PBMCs to be used as mixed lymphocyte reaction (MLR) culture responder were all stained with carboxyfluorescein succinimidyl ester (CFSE; eBioscience). CFSE was added as much as 5 μM into a suspension of 10 mL PBS + 5% FBS containing 10 million PBMCs. The suspension was then incubated for 5 minutes at room temperature and washed twice with PBS and pelleted by centrifugation. Pellet was resuspended in 1 mL of MLR medium (90% RPMI + 10% PBS) per 106 PBMCs. DC was combined with PBMC in MLR culture using MLR culture medium (RPMI + 10% FBS) for 5 days in the dark at 37°C and 5% CO2 (Figure 1). DC and PBMC number in each culture chamber was conditioned to achieve 1:10 stimulator-to-responder ratio. Proliferation of CD4+ T cells was observed from the fluorescence of intracellular CFSE at the end of 5 days of MLR culture, determined by flow cytometry (Beckman Coulter Epics Altra). Proliferation on CD4+ T cells among all PBMCs can be observed by labeling the PBMCs with antibody anti-CD4-PE prior to flow cytometry. This observation method was applied on all three biological replicates separately on different flow cytometry runs. All raw percentage values before statistical analysis were normalized according to imDC as the 100% control to see what the treatment does to the initial 100%. All values were normalized according to mDC as the 100% control to observe how mDC function suffered from immunosuppres-sion by AFP.
In order to observe the AFP effect on the binding of LPS onto imDC surface, we exposed DC to AFP since the first day of MDDC culture (imDC-AFP) and examined the amount of LPS bound on DC surface on day 6 by using flow cytometry analysis. Wells of DC without AFP treatment (imDC) served as control. Flow cytometry reading (Figure 2) showed a significant reduction in LPS on DC surface when compared to normal untreated imDC. Both groups are significantly different (p = 0.00533) (Table 1).
Additional experiment result (Figure S2) demonstrated that at the end of the monocyte-derived DC development, the AFP that was added 6 days prior was detected on the surface of imDC in a significant amount when compared to imDC groups in which AFP was not added at all (p = 0.003642, Table S1). This suggests that AFP is a molecule that adheres to the surface of DC, presumably to its specific receptor AFP-r. Nevertheless, the fact to prove binding between AFP and AFP-r within this experimental design needs further confirmation.
Additionally, another additional experiment result (Figure S3) demonstrated a much lower number of available TLR4 molecules in imDC group which was treated with AFP since 6 days prior, compared to the non-treated imDC group (p = 0.004016, Table S2). AFP-treated DC still expressed a reduced number of TLR4 molecules rather than being totally eliminated or altered by AFP treatment. This finding suggests that exposure of DC toward AFP during its differentiation from monocytes decreased the amount of expressed TLR4 on its immature-state cell surface.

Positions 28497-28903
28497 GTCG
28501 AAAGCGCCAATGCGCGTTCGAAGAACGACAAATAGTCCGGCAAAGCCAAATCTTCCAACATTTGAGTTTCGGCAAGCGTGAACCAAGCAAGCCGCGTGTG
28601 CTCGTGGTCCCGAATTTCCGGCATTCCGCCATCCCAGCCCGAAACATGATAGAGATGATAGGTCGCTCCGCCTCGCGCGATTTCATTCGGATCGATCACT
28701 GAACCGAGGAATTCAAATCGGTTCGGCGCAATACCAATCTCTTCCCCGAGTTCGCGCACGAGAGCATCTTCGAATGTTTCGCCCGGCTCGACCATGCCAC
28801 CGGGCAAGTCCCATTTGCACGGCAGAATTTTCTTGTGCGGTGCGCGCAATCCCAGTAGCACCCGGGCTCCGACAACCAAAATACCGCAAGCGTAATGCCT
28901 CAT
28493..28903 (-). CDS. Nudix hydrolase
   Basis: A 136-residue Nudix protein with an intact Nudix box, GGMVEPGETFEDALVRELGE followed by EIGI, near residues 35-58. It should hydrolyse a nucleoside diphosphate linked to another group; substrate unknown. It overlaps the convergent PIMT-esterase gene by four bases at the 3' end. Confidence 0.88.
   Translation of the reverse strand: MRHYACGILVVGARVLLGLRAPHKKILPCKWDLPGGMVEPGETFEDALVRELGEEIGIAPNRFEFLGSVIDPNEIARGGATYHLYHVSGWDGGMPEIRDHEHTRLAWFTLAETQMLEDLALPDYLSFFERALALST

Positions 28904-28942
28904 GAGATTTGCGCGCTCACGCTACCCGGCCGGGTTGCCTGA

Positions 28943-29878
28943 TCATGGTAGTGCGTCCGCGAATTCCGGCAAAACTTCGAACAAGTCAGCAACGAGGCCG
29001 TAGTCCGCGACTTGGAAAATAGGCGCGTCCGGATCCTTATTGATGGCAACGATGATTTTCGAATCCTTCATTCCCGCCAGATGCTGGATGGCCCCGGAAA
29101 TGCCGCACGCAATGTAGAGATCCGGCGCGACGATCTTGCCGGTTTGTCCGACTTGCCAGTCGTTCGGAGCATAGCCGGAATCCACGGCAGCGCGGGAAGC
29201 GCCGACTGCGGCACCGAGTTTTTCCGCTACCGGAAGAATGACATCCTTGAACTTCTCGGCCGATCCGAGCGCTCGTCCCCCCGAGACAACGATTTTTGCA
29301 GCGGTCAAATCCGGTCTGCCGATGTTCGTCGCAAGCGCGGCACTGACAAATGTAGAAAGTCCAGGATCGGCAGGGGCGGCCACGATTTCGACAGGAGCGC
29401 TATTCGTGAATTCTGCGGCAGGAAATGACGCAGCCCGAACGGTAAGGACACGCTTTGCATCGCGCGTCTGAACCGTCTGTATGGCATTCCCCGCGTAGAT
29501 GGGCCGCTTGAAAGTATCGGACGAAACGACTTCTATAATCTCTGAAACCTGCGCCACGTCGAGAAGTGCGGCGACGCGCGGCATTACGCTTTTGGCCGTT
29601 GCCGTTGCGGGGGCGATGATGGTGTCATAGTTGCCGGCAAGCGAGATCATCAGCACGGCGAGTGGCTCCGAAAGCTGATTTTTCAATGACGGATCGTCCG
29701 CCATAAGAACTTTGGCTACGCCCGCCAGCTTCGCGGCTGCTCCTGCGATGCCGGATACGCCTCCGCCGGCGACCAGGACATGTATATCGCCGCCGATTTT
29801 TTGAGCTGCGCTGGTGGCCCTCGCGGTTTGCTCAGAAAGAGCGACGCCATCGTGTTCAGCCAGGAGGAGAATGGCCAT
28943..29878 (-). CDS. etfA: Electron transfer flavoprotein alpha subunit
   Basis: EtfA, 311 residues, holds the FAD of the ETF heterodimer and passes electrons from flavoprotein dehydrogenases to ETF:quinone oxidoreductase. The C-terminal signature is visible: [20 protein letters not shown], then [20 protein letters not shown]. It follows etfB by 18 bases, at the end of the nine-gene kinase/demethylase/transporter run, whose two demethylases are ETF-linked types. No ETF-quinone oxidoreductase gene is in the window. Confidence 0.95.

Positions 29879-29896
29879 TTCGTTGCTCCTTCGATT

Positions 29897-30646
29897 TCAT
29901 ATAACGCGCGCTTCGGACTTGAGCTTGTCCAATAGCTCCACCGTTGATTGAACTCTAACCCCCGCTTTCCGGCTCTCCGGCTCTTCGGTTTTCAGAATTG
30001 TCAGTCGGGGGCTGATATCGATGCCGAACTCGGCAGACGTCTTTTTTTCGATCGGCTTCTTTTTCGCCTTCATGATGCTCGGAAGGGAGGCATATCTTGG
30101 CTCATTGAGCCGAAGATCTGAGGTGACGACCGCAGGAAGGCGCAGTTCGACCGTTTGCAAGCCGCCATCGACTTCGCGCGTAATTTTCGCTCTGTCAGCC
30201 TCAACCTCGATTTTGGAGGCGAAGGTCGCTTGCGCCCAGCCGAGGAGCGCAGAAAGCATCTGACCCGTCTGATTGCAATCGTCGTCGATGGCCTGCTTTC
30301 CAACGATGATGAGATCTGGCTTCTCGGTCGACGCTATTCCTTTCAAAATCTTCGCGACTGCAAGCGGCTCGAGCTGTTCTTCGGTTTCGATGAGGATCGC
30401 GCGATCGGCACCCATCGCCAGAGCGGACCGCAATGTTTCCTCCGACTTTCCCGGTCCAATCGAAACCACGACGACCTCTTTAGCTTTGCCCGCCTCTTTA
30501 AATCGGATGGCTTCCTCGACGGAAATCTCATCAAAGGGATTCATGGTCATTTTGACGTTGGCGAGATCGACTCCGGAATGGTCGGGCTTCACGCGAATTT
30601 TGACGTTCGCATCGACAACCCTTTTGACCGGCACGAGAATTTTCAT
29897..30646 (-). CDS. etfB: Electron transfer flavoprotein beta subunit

Normal untreated mDC showed the highest expression of corresponding molecules among all groups (Figure 3). AFP treatment has no apparent effect on the difference between treated (imDC-AFP) and untreated (imDC) immature DC. On the other hand, AFP treatment consistently decreased the expression of these functional surface molecules (HLA-DR, CD40, CD83, CD80, and CD86) on mDC. AFP treatment in overall made the expressions on AFP-treated mDC (mDC-AFP) to fall down to a level just slightly above that of imDC (Table 2).
Statistical analysis of the aforementioned percentage values using two-tailed paired Student’s t-test showed that 6 days of AFP treatment causes a significant decrease of all tested functional surface molecules (p = 0.0285, 0.0066, 0.0021, 0.0010, and 0.0020 for HLA-DR, CD40, CD83, CD80, and CD86, respectively) (Table 2).
However, each molecule showed variations in the strength of DC maturation inhibition by AFP. HLA-DR, CD80, and CD86 molecule expressions were greatly inhibited in the mDC-AFP groups. There was no statistically significant difference in these three surface molecule expressions between mDC-AFP group and imDC group (p = 0.0643, 0.4408, and 0.0947, respectively) (Table 2).
On the other hand, the effect was not as strong in the case of CD40 and CD83 molecule expressions. The percentage values between these two molecules still showed significant differences between the mDC-AFP and imDC groups (p = 0.0176 and 0.0375, respectively) (Table 2). In terms of CD40 and CD83, and their respective functions in immune system activation, although weakened, mDC-AFP are still more potent than immature ones.
mDC secreted more TGF-β than its immature state (imDC). When treated with AFP during its differentiation from monocyte, mDC (mDC-AFP) secreted significantly higher level of TGF-β than normal untreated mDC (p = 0.039614 by two-sample t-test). Likewise, in its immature state, AFP caused imDC (imDC-AFP) to secrete significantly higher level of TGF-β (p = 0.034511 by two-sample t-test) (Table 3).
mDC-AFP stimulated less CD4+ T-cell proliferation than normal untreated mDC, while the same association cannot be said between AFP-treated (imDC-AFP) and normal untreated immature form of DC (imDC) (Figure 4). There is a significant difference in CD4+ T-cell proliferation between mDC and mDC-AFP treatment groups (p = 0.0021 by two-sample t-test) (Table 4). Interestingly, similar to the numbers in the observation of functional surface molecules, it also shows that the CD4+ T-cell proliferation percentage of mDC-AFP group was still significantly higher than that of imDC group (p = 0.0264 by two-sample t-test), while there was not any significant effect between imDC and imDC-AFP groups (p = 0.8999 by two-sample t-test). This suggests that AFP treatment prevented DC to achieve normal mDC optimum potential in inducing proliferation of CD4+ T cells.